Howtos / Articles

Display process name and ID of network connections

The netstat command on Linux shows you any active and listening network connections on the computer. If there is a connection active that you are not sure what it is, you can use the ‘-p’ (or ‘–programs’) parameter to show the process id (PID) and process name of the network connection/socket. Example: Note: to use the -p parameter, you need to have root privileges, otherwise the ‘PID/Program name’ field will just display ‘-’.…

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Configure a PPTP VPN Server on Ubuntu Linux

If you need to access your network (be it a home network, or a work network) from a remote location, a great option is to set up some sort of VPN connection. There are a few different types of VPN connections, such as PPTP, L2TP, and IPSec, and each has advantages and disadvantages. One of the advantages of PPTP VPN connections is that almost all devices that can create VPN connections, have a PPTP VPN client already. Linux can be…

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Installing Firebird From Source On Linux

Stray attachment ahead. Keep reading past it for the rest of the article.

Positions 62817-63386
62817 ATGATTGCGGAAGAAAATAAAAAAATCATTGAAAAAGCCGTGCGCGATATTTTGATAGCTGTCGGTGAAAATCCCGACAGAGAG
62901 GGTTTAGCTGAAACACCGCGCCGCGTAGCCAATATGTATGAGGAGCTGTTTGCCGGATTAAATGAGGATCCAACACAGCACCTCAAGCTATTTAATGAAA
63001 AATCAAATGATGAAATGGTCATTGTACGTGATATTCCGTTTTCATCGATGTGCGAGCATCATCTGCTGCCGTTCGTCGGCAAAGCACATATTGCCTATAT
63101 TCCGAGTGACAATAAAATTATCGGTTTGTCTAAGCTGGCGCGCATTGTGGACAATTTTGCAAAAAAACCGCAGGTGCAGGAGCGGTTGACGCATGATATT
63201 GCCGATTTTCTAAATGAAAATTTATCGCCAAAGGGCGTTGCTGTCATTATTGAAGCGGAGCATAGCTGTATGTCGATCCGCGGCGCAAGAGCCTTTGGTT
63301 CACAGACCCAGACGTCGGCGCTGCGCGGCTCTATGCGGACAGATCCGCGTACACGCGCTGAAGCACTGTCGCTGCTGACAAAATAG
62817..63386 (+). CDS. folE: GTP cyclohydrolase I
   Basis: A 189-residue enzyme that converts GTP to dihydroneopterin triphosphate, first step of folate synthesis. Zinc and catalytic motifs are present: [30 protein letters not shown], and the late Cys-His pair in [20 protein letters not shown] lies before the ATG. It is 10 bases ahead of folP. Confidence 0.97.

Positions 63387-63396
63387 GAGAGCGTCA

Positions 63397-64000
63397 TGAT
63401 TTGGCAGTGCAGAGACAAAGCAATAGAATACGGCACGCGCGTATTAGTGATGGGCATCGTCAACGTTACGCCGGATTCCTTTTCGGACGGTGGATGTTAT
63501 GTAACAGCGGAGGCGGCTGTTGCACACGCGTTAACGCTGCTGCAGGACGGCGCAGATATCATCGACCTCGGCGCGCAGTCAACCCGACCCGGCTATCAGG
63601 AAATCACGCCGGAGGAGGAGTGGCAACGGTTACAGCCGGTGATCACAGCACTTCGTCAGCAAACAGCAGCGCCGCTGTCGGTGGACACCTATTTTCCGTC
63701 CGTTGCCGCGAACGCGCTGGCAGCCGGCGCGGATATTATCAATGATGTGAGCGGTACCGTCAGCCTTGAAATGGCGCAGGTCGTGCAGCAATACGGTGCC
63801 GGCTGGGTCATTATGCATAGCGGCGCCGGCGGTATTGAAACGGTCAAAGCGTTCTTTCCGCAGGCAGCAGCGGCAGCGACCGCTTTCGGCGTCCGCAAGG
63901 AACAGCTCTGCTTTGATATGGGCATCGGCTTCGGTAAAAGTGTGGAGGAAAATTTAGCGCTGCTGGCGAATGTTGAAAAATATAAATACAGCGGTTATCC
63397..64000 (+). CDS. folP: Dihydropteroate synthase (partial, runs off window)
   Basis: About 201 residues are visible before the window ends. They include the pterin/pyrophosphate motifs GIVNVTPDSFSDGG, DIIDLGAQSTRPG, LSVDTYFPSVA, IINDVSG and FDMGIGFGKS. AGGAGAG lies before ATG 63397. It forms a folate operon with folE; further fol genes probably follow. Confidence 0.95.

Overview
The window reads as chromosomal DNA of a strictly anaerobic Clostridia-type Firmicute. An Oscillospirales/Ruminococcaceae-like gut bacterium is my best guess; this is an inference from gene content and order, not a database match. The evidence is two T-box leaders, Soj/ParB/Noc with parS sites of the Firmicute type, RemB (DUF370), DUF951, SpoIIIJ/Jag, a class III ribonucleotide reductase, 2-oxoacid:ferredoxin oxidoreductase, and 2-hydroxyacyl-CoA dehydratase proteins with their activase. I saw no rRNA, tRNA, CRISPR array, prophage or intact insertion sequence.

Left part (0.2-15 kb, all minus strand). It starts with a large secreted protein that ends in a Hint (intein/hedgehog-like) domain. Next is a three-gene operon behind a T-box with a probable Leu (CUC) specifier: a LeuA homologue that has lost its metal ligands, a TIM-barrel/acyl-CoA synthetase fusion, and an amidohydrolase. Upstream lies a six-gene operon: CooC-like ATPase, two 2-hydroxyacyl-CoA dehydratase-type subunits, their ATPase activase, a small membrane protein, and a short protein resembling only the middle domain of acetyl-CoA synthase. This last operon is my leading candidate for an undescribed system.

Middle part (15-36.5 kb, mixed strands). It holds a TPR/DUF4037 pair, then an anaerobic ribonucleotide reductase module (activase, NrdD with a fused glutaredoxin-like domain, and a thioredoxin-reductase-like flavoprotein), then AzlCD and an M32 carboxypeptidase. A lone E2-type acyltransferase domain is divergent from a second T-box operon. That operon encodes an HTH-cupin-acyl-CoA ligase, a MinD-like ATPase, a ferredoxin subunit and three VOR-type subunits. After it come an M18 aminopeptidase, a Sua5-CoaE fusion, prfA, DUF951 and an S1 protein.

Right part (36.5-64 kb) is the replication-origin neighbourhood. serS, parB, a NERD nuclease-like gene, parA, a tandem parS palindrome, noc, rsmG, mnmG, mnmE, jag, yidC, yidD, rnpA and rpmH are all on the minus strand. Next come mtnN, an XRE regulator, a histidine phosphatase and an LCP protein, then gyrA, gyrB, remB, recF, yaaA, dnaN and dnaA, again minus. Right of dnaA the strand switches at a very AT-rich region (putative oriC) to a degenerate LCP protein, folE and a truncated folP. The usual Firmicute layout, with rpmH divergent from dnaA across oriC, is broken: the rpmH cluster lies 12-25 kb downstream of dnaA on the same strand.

This ‘How To’ article outlines the steps required to compile and install the Firebird database server on a Linux machine. Download the latest version of the source code from At the time of writing this article, the latest version was Replace the URL below with the latest version, or get the source code package onto the Linux machine with some other method. $ wget “″ Extract the downloaded package. $ tar xjvf Firebird- The file list will flow…

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Load Balancing With HAProxy

HAProxy is a free, reliable, high performance load balancing solution capable of proxying TCP and HTTP applications. This article will outline how to set up a simple HAProxy server to allow you to load balance web site requests to one or more back-end web servers. While this example may not be suitable for a production set up on the internet, its a good start if you just want to set up a simple load balanced web site. The following example…

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Top 5 Network Monitoring Tools for Linux

Below is a list of my top 5 network monitoring tools for Linux, in no particular order. Nagios Nagios is a network monitoring application that is capable of alerting a system administrator in the event that something goes wrong on a network, and even when it comes good again. Nagios lets you monitor network services (such as FTP, HTTP, SMTP, POP3, etc), host availability, host resources (CPU load, memory usage, etc), bandwidth utilization, and via the customizable nature of Nagios,…

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